A world without breast cancer | Breast Cancer UK

A world without breast cancer

Published 1 Oct 2014

Gill Hay, Chair, Breast Cancer UK

Imagine it: a world without breast cancer.  It is the stuff of dreams, but not, I think, impossible.   And we believe that the many thousands that climb, jump, walk, run, bake, cycle or knit to raise funds during Breast Cancer Awareness month do not think it is impossible either. 

We have come a long way since Breast Cancer Awareness month first started in America back in 1985.  It was originally a partnership between the American Cancer Society and the pharmaceutical division of Imperial Chemical Industries (ICI) to promote mammography and early detection as the main weapon against breast cancer, enabling early treatment and increasing survival rates.  And you can’t argue that this campaign hasn’t been successful.  Awareness of breast cancer is indeed at an all time high and the pink ribbon is possibly one of the most widely recognized symbols of today’s battle against cancer.

As a result of Breast Cancer Awareness month, breast cancer research funding has doubled in the past ten years. This investment into research has led to significant improvements in the effectiveness of treatment.   And having been diagnosed myself with breast cancer in 2004, I’m personally really grateful for this. It is, for many women, now becoming possible to have long lives “living with breast cancer”.

But breast cancer still takes its toll; it has not been cured. And the treatment is still arduous, the after effects debilitating, and the support variable. I don't recommend it. In fact, I really would prefer that no-one else had to go through it at all.

That’s why it deeply troubles me that, for all our awareness, breast cancer rates are still rising.  Despite the global marketing success of the pink ribbon, breast cancer awareness month, Pinktober etc,  thousands of people in the UK – women and men, and their families and friends - continue to have to face the challenges and trauma that a diagnosis of breast cancer brings.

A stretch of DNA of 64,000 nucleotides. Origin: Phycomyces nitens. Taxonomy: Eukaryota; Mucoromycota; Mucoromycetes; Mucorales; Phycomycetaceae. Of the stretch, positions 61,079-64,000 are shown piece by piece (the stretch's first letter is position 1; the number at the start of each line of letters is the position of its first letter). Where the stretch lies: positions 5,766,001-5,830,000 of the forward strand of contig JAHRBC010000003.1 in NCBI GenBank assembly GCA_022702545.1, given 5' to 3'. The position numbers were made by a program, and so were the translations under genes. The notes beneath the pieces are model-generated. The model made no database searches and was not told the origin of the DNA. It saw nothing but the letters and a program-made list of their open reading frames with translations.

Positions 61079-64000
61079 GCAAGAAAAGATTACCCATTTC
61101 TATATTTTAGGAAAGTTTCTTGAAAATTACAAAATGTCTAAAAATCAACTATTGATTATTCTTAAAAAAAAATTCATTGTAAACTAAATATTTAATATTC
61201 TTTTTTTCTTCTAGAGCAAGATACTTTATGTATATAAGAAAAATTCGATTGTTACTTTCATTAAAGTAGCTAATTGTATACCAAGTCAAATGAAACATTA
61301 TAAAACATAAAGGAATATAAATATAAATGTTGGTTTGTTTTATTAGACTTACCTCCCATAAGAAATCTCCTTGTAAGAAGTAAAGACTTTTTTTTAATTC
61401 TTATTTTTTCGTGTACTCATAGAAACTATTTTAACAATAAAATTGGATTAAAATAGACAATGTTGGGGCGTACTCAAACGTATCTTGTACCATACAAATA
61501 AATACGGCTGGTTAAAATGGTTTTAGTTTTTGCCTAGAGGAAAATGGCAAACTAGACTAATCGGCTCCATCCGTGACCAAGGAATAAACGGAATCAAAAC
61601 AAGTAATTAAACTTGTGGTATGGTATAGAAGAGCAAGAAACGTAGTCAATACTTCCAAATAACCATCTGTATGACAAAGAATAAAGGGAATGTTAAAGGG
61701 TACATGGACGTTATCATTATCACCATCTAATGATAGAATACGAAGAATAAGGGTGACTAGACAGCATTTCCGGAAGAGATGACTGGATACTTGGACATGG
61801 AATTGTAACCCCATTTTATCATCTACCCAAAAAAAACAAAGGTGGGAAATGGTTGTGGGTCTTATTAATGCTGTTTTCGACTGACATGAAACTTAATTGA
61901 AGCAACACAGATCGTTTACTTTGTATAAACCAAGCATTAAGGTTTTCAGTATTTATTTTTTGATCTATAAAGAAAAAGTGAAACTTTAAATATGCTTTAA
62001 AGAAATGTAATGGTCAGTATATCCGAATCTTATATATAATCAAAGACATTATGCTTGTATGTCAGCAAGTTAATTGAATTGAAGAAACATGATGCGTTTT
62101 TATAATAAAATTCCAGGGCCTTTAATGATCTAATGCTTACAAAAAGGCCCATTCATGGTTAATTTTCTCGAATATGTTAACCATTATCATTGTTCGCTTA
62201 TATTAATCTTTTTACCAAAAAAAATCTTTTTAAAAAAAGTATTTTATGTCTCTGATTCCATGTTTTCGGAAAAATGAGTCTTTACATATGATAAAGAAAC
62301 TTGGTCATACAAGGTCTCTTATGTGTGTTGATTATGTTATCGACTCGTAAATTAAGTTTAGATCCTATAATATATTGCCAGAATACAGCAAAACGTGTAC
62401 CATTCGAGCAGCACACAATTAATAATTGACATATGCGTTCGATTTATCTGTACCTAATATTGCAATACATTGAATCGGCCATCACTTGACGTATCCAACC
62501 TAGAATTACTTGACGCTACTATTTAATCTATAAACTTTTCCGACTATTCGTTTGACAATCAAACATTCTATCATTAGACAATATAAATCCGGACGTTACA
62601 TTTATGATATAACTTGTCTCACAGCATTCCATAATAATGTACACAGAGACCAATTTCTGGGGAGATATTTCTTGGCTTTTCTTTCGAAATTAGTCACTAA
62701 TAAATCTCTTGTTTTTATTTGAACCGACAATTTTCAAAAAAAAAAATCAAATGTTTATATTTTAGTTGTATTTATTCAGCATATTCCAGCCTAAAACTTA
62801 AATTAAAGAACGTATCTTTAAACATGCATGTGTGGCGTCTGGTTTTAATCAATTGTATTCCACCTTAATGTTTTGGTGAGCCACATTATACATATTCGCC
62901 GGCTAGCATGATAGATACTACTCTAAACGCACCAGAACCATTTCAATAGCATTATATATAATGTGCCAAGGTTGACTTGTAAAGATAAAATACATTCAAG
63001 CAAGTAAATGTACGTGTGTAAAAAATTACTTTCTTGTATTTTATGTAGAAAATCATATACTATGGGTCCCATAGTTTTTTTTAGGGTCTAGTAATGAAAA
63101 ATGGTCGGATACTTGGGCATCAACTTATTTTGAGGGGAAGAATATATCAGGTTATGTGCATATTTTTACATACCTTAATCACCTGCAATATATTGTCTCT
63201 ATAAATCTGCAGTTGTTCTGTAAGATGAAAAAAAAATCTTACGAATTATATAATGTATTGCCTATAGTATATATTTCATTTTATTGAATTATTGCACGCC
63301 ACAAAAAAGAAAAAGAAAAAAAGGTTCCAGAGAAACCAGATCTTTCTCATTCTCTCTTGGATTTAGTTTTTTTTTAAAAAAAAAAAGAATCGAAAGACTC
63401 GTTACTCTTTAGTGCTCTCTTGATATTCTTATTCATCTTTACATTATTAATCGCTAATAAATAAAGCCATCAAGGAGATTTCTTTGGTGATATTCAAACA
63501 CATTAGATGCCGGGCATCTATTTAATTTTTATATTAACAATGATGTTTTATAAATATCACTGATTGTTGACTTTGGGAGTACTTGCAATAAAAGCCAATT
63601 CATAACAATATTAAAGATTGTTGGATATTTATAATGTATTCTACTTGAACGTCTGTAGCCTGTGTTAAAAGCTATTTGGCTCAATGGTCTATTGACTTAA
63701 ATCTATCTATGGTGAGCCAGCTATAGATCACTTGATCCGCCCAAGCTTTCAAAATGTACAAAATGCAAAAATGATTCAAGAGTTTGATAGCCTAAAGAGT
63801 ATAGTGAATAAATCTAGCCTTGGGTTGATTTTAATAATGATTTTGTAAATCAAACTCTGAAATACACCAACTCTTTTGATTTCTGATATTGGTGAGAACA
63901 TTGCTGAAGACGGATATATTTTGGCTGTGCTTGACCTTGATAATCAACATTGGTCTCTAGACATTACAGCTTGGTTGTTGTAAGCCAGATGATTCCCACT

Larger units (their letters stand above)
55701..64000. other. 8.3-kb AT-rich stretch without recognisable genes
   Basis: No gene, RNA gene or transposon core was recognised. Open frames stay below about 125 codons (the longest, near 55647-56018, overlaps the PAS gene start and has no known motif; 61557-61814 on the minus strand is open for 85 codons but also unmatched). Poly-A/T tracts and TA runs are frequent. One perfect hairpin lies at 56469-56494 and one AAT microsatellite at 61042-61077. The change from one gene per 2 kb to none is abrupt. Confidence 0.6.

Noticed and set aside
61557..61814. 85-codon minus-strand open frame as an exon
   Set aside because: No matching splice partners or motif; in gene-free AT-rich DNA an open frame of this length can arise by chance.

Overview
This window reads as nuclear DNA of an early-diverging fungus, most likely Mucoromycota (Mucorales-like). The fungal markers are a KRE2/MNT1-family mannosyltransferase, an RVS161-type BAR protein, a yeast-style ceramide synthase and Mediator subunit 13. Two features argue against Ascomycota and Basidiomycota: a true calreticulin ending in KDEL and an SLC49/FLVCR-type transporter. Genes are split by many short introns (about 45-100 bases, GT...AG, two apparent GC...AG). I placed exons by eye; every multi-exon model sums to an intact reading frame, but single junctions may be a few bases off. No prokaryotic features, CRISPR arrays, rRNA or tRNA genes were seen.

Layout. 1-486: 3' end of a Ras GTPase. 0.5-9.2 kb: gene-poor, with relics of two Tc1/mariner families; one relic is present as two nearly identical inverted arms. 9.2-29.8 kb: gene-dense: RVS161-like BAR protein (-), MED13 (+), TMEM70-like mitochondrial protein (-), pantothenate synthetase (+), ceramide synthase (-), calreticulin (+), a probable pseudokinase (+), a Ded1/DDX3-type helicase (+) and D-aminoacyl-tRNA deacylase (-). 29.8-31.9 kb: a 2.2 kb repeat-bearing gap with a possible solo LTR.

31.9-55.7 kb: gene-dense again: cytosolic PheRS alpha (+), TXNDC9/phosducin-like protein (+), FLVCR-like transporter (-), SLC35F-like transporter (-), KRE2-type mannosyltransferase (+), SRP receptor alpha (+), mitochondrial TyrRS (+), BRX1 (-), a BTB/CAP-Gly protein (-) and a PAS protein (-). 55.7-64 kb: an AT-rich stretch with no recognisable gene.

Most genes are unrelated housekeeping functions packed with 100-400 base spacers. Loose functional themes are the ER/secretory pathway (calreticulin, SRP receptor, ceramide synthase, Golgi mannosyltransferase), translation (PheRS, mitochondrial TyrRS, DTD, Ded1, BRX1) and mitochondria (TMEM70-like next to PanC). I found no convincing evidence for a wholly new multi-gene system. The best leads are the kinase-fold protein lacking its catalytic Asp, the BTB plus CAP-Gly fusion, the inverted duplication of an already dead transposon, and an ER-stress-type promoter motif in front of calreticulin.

It troubles me that what is being done is not being done quickly enough to stop, let alone make a dent in, the ongoing rise in breast cancer.  In particular, it troubles me that we’ve yet to really start, what for me, is the most important conversation of all: how do we prevent breast cancer from happening in the first place?

I think it’s time this conversation changed from a whisper in the margins of the breast cancer debate to a full and frank discussion. What puts women at risk of breast cancer? What triggers breast cells to develop into cancers? What is it in our environment that makes breast cancer more likely? And for this full and frank discussion, we need to increase our understanding of, and investment in, prevention. It shocked me when I learnt that, for all the money spent on cancer research  in 2012, spending on  prevention was just 3.6%. Furthermore, investigation into the environmental causes of cancers was only 1.1% of total spend. That’s woefully inadequate to inform this crucial discussion.

Change is happening, but it is happening slowly, far too slowly. Scientists across the world are increasingly exploring one of the key risk factors for breast cancer – our exposure to harmful chemicals in our environment, food and products we use. Policy makers in Europe and several states in the USA are starting to take heed of the warnings from numerous scientists and the World Health Organisation that our increasingly routine exposure to these toxins is creating an array of health problems which includes breast cancer. But in the UK, this central and vital issue appears cloaked in silence. We want to change this. If we are going to make a dent in the rise in breast cancer in the UK, we need breast cancer prevention to be in every cancer researcher's mind, in every public health department's policies, and in every company's priorities.

That’s why I became Chair of Breast Cancer UK; uniquely in the UK, we put prevention first. We raise money to collate and fund research to pin down the elusive chemical and environmental causes of breast cancer and we work on persuading government and businesses to remove these causes.

We’re on the cusp of a change that could turn the tide of the breast cancer epidemic. So why not join us and make this October really count by refocusing that positive awareness into action for prevention?

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